People were supported to make choices and decisions and to feedback any concerns. There were appropriate complaints procedures in place should people need to raise any issues.

People using the service and agencies staff told us the service was well-led. We could see there were systems in place to monitor the quality of care and support provided and evidence that action was taken to address any concerns.

Inspection carried out on 15 April 2013

During a routine inspection

We spoke with the care manager and the office manager on the day of the inspection and telephoned two care workers and two people's carers the following day.

We received positive comments from the carers of people who received a service from the agency. One person said, “I cannot fault the carers” and another said, “We can choose which agency to use and we would change to another agency if we were not satisfied, but we have been”.

People told us that they received a service from a small number of care workers and did not express any concerns about inconsistency, missed calls or lateness. They said that they were consulted about the care they received and were satisfied with the support they received with the administration of medication.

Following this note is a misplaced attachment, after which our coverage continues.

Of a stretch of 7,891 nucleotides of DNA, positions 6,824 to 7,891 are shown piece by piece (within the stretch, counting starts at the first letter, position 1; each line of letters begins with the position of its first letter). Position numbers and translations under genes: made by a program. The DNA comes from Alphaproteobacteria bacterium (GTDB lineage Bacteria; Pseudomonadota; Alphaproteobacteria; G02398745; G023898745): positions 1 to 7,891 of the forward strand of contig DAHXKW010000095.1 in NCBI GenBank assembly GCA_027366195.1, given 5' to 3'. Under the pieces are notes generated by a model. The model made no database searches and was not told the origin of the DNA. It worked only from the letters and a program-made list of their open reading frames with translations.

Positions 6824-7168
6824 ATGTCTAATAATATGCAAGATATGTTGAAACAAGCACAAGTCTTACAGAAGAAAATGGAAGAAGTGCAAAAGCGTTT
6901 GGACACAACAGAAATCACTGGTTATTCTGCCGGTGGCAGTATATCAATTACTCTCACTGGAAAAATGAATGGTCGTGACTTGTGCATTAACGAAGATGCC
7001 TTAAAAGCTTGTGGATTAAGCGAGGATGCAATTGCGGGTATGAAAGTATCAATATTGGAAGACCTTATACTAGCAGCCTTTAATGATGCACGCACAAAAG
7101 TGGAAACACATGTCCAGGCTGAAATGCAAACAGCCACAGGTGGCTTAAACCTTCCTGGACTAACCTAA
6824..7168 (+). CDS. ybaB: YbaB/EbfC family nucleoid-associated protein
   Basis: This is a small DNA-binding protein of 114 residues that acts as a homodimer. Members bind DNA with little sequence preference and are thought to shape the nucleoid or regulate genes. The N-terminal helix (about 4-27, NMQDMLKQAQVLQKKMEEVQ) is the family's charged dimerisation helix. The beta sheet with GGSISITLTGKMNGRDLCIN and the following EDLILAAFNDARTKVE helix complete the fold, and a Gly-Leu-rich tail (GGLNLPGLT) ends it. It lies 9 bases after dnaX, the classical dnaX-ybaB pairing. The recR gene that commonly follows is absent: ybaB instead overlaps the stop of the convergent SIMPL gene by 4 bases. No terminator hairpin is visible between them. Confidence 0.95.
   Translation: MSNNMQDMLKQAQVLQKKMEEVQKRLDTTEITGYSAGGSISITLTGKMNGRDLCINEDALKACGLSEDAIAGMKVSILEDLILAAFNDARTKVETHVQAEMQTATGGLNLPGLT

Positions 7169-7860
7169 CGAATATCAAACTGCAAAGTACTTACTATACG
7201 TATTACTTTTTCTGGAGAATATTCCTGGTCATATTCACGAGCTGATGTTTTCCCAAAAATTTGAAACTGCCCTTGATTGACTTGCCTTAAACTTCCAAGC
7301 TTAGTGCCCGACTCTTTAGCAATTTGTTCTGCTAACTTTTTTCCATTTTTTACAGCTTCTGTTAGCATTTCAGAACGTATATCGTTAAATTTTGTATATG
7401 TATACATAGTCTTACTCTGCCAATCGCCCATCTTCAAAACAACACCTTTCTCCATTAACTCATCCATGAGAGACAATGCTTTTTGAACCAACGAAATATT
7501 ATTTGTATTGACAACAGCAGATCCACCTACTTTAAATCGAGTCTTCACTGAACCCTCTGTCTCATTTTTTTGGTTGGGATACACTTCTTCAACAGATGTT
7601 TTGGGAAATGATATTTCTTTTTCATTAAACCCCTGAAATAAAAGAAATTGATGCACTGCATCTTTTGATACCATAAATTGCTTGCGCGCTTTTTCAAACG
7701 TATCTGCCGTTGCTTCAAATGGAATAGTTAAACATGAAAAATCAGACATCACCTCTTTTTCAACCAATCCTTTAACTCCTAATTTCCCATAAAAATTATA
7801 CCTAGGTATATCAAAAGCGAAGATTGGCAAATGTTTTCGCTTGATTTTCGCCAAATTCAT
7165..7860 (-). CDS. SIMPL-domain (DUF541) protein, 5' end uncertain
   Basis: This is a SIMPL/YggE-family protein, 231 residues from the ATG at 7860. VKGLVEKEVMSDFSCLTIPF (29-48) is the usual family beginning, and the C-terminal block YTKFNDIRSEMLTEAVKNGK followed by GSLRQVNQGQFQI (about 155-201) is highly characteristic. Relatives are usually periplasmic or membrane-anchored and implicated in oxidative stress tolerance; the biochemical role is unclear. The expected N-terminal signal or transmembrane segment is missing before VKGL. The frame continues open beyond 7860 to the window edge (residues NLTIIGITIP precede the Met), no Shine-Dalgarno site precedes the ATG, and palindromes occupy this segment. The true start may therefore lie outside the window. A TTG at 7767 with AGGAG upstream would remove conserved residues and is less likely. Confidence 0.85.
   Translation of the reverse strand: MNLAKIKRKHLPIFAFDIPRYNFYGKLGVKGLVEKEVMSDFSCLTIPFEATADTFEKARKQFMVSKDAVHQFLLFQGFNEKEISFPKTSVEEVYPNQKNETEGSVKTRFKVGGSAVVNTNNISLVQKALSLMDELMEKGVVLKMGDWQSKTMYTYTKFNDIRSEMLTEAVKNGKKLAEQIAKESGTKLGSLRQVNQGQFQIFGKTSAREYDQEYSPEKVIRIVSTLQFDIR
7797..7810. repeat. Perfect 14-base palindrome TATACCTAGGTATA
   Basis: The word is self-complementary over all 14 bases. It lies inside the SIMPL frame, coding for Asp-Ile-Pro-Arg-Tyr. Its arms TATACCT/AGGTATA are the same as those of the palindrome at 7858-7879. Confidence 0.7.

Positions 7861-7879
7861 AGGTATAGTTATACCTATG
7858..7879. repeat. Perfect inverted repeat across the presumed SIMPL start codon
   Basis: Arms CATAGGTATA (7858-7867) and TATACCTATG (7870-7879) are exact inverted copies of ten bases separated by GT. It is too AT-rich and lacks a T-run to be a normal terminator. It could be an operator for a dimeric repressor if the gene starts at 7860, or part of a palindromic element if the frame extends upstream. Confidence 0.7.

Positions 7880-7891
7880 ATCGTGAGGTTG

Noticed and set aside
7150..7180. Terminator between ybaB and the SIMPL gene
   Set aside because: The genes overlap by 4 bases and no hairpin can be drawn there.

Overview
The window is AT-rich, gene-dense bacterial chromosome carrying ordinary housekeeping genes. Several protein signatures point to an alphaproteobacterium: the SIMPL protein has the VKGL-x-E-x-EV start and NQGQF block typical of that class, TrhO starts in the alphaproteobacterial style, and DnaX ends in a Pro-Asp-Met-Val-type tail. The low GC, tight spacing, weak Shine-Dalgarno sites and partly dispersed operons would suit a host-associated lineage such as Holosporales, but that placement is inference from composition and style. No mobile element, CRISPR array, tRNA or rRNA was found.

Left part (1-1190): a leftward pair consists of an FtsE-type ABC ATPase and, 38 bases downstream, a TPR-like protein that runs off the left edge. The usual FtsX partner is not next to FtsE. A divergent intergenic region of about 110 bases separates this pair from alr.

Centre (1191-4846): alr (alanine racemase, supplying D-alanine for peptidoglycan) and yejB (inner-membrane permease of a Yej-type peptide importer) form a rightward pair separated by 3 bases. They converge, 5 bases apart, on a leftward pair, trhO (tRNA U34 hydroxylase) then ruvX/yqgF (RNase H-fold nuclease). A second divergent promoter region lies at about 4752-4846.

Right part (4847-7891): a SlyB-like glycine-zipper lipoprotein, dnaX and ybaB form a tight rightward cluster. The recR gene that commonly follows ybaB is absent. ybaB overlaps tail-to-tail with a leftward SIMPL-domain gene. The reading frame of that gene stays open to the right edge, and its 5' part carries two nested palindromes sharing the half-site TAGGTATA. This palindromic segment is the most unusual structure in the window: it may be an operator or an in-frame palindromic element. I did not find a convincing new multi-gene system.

Care workers told us that they received appropriate training that equipped them to carry out their role effectively.

There were quality monitoring systems in place that gave people who used the service, their carers and care workers the opportunity to express their views and affect the way in which the agency was operated. Care plans were audited and complaints were responded to appropriately. More robust recording of complaints and accidents/incidents would allow areas for improvement to be identified and acted on.